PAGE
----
Some students’ ideas of day and night are based on the Earth staying static with regards to the Sun but rotate once on its axis for a day/night cycle

Earth and Space

Misconception RESEARCH REVIEW

Diagnostic Resources

The following worksheets may help to identify whether students hold this particular misconception.

For more information, see the University of York BEST website.

Resources to address this

  • What's moving: day and night  (5-11)

    Ref - SPT HS03 PN02

    One place where it's hard to imagine movement is that our entire planet is moving. On the simplest description the Earth itself is spinning, as well as orbiting around the Sun. Both are nearly spherical, and Earth is really, really smooth (really smoother than a billiard ball, if scaled down).

    View Resource
  • Explaining day and night (11-14)

    Ref - SPT ES04 TA05

    Scientists represent their ideas using words, diagrams, symbols, charts and mathematics. The aim of this activity is to encourage children to translate knowledge represented by a diagram into words. Translating between different forms helps to develop understanding.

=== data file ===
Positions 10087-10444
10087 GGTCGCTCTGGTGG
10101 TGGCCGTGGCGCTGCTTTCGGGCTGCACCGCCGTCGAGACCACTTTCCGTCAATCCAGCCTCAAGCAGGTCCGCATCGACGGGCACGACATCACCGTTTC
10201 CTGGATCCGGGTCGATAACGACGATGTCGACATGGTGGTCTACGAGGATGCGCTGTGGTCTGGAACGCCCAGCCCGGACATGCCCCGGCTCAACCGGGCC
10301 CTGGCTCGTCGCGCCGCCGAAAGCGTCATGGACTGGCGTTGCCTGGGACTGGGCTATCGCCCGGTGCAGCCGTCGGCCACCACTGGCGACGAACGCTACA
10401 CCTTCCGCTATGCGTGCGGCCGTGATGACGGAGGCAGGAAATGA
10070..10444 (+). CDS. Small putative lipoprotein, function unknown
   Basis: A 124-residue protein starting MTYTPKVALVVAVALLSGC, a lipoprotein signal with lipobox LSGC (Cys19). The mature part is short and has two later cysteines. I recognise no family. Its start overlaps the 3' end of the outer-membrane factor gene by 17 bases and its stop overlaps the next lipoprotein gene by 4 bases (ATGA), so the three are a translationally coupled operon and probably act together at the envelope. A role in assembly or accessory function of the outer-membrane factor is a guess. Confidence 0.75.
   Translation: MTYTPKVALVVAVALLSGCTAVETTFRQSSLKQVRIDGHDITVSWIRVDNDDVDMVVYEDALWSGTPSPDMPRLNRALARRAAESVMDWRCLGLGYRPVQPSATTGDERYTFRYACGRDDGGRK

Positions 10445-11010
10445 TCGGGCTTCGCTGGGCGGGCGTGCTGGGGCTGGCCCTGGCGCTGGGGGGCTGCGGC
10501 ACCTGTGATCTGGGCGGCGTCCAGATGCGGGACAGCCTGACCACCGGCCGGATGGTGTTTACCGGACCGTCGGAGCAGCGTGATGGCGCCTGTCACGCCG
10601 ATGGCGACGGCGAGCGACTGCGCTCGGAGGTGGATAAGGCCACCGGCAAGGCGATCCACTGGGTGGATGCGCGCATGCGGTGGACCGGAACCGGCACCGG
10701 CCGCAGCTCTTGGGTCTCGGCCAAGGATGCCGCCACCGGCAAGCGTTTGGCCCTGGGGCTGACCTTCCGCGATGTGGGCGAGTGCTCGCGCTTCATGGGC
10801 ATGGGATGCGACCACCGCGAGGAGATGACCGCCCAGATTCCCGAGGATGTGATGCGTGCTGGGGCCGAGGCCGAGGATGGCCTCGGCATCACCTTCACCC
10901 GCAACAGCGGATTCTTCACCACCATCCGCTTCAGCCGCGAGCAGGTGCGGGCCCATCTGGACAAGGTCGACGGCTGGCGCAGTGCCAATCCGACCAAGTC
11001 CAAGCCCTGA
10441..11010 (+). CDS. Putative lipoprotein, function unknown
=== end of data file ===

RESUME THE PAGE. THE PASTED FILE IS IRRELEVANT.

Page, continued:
View Resource

References

The following studies have documented this misconception:

  • Jones, L. B., Lynch, P. P. & Reesink, C., () Children's conceptions of the earth, sun and moon, International Journal of Science Education,

    Review sheet

  • Sharp, G. J., () Children's astronomical beliefs: a preliminary study of Year 6 children in south‐west England, International Journal of Science Education, 18 (6)

    685-712.

    Review sheet

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